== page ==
Writing in The Nature of Cities, Timon McPhearson describes the state of America's vacant urban lots, and some of the remedies that both local governments and citizens alike are taking to reclaim unused space. "Vacant lands constitute a large fraction of urban land area. In fact, vacant land in U.S. cities of more than 100,000 people varies between 19 and 25% of total land area," he finds.
"I want to offer a challenging perspective," he says," which is that we begin viewing vacant lots as opportunities for land use transformations that can contribute to community development. Vacant land in cities could provide important social and ecological benefits, including habitat for biodiversity, provisioning of ecosystem services, and new green space for residents in underserved neighborhoods of the city."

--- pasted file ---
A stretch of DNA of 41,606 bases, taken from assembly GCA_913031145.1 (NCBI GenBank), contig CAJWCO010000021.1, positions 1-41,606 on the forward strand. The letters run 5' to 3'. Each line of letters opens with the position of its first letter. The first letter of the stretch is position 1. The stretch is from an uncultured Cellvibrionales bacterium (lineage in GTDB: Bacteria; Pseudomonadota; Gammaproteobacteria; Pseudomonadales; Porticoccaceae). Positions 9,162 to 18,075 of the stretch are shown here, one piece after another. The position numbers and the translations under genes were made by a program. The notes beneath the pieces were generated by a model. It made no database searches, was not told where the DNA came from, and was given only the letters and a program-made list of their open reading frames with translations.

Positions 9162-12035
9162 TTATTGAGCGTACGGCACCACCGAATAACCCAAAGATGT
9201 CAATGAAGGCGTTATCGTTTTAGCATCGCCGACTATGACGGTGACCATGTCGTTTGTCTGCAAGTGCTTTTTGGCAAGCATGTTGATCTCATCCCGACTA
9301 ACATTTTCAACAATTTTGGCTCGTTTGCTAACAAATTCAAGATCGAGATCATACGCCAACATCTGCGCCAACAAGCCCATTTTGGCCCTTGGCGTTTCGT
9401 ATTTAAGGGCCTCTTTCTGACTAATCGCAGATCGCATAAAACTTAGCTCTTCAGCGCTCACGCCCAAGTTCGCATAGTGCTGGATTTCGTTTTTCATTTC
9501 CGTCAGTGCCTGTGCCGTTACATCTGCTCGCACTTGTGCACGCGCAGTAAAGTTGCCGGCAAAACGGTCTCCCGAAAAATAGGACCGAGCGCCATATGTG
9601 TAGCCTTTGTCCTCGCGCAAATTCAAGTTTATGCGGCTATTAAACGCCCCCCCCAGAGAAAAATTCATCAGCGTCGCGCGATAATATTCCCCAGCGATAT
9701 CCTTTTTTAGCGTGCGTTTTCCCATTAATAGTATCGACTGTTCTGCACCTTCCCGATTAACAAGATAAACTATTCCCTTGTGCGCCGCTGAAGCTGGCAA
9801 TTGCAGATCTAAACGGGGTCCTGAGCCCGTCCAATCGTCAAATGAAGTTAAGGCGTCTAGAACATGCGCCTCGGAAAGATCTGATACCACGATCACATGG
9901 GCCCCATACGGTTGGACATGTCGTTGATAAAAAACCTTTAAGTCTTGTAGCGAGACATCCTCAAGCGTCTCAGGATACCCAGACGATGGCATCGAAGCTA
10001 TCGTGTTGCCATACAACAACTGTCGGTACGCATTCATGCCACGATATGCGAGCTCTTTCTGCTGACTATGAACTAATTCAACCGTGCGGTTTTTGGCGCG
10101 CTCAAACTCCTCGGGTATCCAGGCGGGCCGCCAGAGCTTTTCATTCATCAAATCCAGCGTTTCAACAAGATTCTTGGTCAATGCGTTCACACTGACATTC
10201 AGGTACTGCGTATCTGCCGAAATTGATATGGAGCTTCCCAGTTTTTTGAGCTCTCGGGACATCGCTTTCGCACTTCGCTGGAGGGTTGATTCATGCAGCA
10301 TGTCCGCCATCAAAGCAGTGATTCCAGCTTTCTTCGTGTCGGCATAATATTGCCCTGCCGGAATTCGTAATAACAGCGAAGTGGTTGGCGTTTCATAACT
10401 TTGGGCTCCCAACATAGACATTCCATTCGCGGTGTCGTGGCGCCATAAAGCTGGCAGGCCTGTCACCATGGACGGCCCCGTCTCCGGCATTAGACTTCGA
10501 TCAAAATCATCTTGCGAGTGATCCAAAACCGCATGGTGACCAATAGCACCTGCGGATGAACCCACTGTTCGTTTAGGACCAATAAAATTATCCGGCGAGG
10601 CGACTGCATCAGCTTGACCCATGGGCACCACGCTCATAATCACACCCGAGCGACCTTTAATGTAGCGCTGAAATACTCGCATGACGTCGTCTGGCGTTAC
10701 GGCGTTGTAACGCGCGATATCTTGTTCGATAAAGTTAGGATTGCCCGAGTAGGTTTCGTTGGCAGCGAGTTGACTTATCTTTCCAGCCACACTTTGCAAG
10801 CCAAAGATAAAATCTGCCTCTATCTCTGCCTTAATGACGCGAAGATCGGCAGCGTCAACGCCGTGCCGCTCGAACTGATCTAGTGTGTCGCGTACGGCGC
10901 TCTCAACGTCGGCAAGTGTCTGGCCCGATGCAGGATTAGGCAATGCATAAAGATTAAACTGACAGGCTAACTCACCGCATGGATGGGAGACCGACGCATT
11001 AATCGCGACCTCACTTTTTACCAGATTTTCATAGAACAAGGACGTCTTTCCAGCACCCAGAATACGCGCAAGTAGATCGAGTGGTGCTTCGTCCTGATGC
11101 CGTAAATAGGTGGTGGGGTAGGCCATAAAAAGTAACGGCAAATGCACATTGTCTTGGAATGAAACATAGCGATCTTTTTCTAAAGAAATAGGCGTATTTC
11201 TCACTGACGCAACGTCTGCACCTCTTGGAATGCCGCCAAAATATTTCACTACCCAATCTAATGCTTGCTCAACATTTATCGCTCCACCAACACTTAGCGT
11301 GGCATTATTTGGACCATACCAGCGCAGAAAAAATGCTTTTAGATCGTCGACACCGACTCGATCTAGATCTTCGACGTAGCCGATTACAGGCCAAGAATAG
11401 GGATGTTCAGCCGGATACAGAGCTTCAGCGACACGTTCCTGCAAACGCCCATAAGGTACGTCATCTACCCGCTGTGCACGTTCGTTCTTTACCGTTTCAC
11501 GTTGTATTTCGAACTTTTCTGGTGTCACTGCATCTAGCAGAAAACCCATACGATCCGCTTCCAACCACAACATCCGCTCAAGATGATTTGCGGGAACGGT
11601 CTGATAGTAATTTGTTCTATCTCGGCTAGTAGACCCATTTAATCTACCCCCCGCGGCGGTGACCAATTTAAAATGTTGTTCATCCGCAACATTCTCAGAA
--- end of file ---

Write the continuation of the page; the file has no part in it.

The author, an Assistant Professor of Urban Ecology at The New School, delves into a few shining examples of places, such as the Baltimore Ecosystem Study and Brooklyn's 596acres.org that are leading the way in transforming vacant spaces into gardens, for both nutritional and social benefits.
"Frankly," argues McPhearson, "vacant land has been overlooked for far too long. If cities were to invest in the social-ecological transformation of vacant land into more useful forms, they would be creating the potential to increase the overall sustainability and resilience of the city."